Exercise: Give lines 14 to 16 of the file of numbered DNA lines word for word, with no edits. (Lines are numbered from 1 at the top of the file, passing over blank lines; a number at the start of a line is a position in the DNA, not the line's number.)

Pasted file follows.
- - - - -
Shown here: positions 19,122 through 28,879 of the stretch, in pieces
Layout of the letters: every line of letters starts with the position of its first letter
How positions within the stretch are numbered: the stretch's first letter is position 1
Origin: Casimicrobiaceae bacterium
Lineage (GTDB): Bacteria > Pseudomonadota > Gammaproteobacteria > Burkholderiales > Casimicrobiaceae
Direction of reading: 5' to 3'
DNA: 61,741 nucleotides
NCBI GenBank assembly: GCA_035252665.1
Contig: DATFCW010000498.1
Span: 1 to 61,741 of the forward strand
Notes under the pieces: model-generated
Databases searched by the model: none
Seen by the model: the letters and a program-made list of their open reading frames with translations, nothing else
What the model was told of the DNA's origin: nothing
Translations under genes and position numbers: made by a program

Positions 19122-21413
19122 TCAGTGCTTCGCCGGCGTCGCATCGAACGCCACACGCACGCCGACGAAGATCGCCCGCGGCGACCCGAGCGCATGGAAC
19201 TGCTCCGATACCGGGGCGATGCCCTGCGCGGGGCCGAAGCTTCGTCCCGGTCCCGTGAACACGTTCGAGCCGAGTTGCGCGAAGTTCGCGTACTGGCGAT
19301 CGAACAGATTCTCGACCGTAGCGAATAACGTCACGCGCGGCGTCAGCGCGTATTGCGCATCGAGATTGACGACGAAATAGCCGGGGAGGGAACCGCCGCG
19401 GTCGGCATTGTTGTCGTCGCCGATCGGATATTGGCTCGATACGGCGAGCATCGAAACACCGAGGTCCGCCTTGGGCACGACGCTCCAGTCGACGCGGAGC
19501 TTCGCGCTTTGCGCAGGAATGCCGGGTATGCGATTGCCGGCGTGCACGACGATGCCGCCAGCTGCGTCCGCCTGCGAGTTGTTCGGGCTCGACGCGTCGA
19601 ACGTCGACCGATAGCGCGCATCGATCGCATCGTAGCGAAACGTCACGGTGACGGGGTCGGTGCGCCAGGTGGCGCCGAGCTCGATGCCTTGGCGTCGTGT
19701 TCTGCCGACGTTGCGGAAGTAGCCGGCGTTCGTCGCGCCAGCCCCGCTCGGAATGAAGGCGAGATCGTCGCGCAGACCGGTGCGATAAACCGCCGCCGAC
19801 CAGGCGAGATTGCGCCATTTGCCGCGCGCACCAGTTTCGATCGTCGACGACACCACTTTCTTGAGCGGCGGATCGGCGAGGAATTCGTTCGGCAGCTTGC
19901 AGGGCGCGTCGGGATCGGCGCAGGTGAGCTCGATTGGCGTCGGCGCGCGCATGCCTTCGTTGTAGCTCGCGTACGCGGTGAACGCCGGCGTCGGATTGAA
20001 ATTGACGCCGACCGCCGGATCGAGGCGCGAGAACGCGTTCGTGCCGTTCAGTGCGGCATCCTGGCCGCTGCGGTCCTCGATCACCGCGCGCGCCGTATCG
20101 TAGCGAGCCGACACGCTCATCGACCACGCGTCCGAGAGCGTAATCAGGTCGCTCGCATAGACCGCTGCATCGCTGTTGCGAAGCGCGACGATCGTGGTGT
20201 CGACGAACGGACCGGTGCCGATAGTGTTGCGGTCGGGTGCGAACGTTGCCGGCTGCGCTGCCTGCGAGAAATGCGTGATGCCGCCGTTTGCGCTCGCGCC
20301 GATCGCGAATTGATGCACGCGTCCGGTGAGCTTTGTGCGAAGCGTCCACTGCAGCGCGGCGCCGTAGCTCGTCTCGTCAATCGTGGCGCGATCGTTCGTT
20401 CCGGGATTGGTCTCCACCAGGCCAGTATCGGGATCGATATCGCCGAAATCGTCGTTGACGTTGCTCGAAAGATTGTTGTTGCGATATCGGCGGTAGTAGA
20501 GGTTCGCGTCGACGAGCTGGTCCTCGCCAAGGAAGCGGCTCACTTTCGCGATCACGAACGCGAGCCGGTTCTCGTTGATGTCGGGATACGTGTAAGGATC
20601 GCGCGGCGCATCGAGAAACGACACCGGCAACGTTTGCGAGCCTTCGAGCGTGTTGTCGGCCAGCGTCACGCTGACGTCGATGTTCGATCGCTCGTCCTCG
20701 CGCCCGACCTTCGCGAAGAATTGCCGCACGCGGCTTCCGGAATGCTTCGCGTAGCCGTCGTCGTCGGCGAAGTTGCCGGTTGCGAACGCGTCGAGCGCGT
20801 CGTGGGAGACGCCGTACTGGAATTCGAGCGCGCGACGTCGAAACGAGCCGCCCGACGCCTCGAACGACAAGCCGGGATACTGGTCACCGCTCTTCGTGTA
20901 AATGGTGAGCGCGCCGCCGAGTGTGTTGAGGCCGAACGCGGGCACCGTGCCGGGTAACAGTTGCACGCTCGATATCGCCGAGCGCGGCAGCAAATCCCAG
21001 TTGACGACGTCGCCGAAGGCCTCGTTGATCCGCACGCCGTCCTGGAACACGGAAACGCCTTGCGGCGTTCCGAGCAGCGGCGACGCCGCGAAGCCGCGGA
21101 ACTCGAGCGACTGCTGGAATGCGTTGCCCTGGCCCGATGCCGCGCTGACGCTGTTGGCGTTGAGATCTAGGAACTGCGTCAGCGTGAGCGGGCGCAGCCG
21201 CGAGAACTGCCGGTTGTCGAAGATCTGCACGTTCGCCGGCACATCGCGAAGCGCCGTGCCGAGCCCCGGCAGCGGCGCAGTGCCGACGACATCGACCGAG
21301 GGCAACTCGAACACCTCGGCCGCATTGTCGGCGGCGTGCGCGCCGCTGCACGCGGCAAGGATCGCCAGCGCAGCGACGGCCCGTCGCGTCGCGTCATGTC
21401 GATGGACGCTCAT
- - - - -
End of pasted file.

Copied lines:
What the model was told of the DNA's origin: nothing
Translations under genes and position numbers: made by a program

Positions 19122-21413